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Popular Science Monthly/Volume 53/July 1898/Minor Paragraphs

MINOR PARAGRAPHS.

In a paper on oil-producing seeds, in the Yearbook of the Department of Agriculture, Mr. Gilbert H. Hicks estimates, supposing that two pounds of seed are produced for every pound of ginned cotton, nearly 4,000,000 tons of cotton seed were produced in the United States in 1894-'95. Deducting about one third of this, required for sowing, there would remain more than 2,500,000 tons of seed. Of this amount, about 1,500,000 tons were worked at the oil mills, each ton producing 45 gallons of crude cottonseed oil and 800 pounds of cotton-seed cake. This estimate gives a total of 60,000,000 gallons of oil and 600,000 tons of oil cake produced in the United States in a single year. At 30 cents a gallon, this crude oil was worth $18,000,000, while the oil cake exceeds $12,000,000 in value. Of this annual production of oil, about 9,000,000 gallons are used in making "compound lard," etc., while the rest is exported or is mixed with drying oils or used in the manufacture of soap. Cotton-seed oil is also largely used for adulterating other oils.

A uranometry of the bright southern stars has been completed at the Arequipa station of Harvard College Observatory, each star having been compared by Argelander's method with adjacent stars slightly brighter and fainter than itself. Visual observations of the southern variables have been obtained every month as far as possible. Counts have been made of the number and distribution of stars in several clusters. The meteorological stations have been maintained at Mejia (elevation, 100 feet). La Joya (4,150), Arequipa (8,060), Alto de los Huercos (13,300), Mont Blanc station on El Misti (15,600), El Misti (19,200), and Cuzco (1,100). Interference with the carefully formed plans of the Astrophotographic Congress being undesirable and duplication of work unadvisable, the plan of preparing and publishing a complete map of the sky by the aid of the Bruce telescope has been abandoned, in the belief that more useful work can be done with the instrument in other ways. Glass copies of negatives, of any part of the sky, will be furnished to astronomers who desire to study them. It is believed that most valuable work can be done by careful study of particular regions by means of such photographs. The library of the observatory contained, October 1, 1897, 8,635 volumes and 12,992 pamphlets. Special efforts are made to render the collections of meteorological as well as of astronomical publications as complete as possible.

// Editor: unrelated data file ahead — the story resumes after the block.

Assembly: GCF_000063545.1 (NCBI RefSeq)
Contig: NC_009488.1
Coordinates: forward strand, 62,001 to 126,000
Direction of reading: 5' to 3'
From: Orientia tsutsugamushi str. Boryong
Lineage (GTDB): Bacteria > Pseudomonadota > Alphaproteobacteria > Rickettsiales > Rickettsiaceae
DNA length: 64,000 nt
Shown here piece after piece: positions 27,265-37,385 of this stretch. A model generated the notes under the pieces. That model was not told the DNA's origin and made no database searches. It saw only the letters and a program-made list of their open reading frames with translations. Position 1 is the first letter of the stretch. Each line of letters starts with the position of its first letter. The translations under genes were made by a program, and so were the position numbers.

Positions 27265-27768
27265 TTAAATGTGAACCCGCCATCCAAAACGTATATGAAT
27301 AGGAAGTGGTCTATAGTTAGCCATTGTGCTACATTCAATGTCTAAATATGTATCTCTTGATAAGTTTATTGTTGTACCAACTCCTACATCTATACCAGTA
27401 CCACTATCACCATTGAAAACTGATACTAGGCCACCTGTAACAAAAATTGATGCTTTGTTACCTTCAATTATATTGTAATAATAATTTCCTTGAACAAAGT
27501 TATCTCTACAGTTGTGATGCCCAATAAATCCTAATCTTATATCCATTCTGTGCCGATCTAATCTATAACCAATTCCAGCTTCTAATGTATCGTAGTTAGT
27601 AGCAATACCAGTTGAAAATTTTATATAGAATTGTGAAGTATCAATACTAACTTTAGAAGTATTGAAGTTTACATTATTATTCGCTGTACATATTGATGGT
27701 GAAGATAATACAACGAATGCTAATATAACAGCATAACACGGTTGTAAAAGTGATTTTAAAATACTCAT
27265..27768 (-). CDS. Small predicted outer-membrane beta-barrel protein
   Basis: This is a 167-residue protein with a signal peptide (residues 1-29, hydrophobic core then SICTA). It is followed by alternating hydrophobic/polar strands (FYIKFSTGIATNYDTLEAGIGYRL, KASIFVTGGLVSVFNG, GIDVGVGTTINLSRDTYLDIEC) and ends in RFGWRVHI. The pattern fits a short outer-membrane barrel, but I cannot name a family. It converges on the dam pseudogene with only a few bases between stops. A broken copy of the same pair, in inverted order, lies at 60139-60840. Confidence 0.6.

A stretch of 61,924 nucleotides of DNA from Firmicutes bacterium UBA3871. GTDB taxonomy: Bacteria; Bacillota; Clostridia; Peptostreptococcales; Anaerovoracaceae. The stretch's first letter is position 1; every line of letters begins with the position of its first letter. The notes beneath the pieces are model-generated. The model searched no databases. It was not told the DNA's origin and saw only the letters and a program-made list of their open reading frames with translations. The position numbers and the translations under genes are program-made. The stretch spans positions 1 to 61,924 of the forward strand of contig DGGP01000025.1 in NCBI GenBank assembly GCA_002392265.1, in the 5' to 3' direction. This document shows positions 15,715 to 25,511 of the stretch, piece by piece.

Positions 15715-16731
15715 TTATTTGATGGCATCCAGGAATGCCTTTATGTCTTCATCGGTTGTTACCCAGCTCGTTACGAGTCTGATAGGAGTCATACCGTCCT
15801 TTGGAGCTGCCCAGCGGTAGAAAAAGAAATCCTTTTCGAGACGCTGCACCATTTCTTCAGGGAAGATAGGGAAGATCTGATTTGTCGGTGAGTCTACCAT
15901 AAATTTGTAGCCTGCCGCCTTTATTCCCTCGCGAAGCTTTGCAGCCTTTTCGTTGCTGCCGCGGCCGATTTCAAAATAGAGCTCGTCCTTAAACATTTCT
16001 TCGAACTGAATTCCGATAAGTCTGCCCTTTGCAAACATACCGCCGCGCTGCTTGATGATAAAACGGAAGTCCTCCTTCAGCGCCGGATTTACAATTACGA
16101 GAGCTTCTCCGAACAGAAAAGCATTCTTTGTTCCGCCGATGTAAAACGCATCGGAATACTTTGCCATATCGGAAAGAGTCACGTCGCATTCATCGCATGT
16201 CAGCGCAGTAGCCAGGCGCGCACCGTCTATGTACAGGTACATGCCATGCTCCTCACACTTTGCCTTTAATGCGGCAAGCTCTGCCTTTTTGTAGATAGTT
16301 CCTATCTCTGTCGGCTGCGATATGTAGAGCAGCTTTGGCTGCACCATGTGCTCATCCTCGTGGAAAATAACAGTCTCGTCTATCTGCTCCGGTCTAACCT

The great power of adaptation of the lower and smaller animals has received the special attention of Prof. L. C. Miall, who remarks upon the readiness with which they assume new stages or drop old ones, and the bewildering variety of visible contrivances and changes of forms which they take on. Worms that can hardly be classified, and larvae which give no clew to their parentage, exhibit beyond other animals the tendency to multiply rapidly, and to break away from one another at an early stage—a tendency which is so strong in the microscopic protozoa as to enter into the definition of the group. Fission, budding, alternation of generations, and spore formation are ultimately due to the same tendency. Weak animals make up, by their invisibility and their ability to scatter and evade, for the lack of powers to resist. If one polyp of a hydrozoa colony is bitten off, others remain, so that no enemy can possibly devour all the medusæ liberated from one colony or all the planulæ liberated from one medusa. Some animals and plants multiply by being torn to pieces or chopped small. Small animals are usually short-lived; and those that last as long as a year are often driven, like annual plants, to adapt every detail of their existence to the changing seasons. The naturalist who explores the surface waters of the sea soon learns that the time of year determines the presence or absence of particular larvæ.